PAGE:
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For Capitol Records, he drafted an exemption from certain sales taxes that the legislature approved, a bit of craftiness worth more than $1 million to one company in the LP-crazed '60s. Kennedy was retained by the giant distiller Schenley Industries Inc., a former client of his father's. Occasionally Kennedy, it was reported, handed out campaign contributions from some of his clients, a practice later banned in California, and he thrived, joining such exclusive clubs as the Del Paso Club, the Olympic Club in San Francisco and the Sutter Club, a block from the state capitol.
Land Park gave Kennedy a sense of security and confidence, his friends say, which reveals itself in his willingness to go his own way as a judge. "I think it affects him a lot," says Genshlea. "The secure background goes into his ability to speak his mind."
The lessons he learned as a working lawyer still feature prominently in his skull sessions with the clerks. Nearly every veteran of Kennedy's chambers interviewed for this article recalled the Justice's citing his experiences in front of a particularly disagreeable judge or intractable zoning board. This familiarity with local laws and concerns sets him apart on a court loaded with former government lawyers, law professors and appellate specialists. And it was, as things turned out, the key that eventually opened the door to the high court.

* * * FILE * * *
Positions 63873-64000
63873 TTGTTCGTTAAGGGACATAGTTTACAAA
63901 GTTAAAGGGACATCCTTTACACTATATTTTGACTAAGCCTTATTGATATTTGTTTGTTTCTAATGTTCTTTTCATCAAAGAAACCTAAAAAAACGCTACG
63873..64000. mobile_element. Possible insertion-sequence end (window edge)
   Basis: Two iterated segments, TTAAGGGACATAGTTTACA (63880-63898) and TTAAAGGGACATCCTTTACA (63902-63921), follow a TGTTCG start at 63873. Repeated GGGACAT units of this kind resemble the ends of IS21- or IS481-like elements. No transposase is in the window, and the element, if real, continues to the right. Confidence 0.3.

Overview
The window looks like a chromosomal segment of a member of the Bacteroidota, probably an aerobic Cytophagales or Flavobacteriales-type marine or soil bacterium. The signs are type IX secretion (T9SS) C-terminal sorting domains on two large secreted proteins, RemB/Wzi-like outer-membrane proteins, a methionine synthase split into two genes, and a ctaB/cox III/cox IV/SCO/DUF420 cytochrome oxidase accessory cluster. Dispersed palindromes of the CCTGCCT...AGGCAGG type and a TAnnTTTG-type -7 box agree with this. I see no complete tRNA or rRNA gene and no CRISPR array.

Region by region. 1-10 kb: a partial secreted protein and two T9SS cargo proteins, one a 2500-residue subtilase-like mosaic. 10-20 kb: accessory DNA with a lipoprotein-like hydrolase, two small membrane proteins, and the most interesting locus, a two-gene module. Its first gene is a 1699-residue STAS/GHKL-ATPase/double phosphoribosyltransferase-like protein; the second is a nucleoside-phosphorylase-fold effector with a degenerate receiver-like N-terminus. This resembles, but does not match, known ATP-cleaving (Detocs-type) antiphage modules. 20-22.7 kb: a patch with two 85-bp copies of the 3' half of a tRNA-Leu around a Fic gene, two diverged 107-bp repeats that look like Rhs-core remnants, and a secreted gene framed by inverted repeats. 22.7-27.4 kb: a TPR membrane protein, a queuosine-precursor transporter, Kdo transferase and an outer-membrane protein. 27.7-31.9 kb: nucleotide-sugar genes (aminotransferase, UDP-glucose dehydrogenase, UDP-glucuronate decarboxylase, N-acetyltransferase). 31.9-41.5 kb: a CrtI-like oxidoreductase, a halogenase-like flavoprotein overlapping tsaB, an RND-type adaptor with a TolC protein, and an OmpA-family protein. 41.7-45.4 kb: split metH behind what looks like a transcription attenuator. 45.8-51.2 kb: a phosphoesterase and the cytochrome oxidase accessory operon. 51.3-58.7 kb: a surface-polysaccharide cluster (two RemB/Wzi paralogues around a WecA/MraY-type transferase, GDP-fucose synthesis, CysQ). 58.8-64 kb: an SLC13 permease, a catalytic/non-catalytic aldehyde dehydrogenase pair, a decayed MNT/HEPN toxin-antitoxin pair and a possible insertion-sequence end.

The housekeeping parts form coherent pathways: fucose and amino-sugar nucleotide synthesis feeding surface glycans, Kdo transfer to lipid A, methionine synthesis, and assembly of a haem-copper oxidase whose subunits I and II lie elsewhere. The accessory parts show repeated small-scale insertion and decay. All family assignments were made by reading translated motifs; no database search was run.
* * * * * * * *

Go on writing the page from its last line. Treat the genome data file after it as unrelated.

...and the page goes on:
In 1967, a new governor named Ronald Reagan arrived in Sacramento, and soon Kennedy was doing assorted legal work for members of Reagan's staff. One thing led to another, and by 1973, with Reagan's eye on a higher prize, the smart and practical Kennedy was put in charge of drafting an amendment to the California constitution that would curtail the power of state government to tax and spend. This unsuccessful initiative, known as Proposition 1, nevertheless became a starred credential on Reagan's presidential rsum. In return, Governor Reagan arranged for Kennedy to be appointed to the Ninth Circuit Court of Appeals by then President Gerald Ford. At 38, Kennedy became the youngest Court of Appeals judge in the country.
Meanwhile, the boy who had been so bored in school became an enthusiastic teacher. In his constitutional-law classes at Sacramento's McGeorge School of Law, Professor Kennedy discovered a flair for the dramatic. For his lecture on the Fourth Amendment, which limits government powers of search and seizure, he arranged to have the chief of the campus police burst into the room and slap cuffs on him. To mark the Constitution's bicentennial, he donned a powdered wig and adopted the guise of James Madison. Kennedy came to admire the charismatic and tireless dean of the school, Gordon Schaber.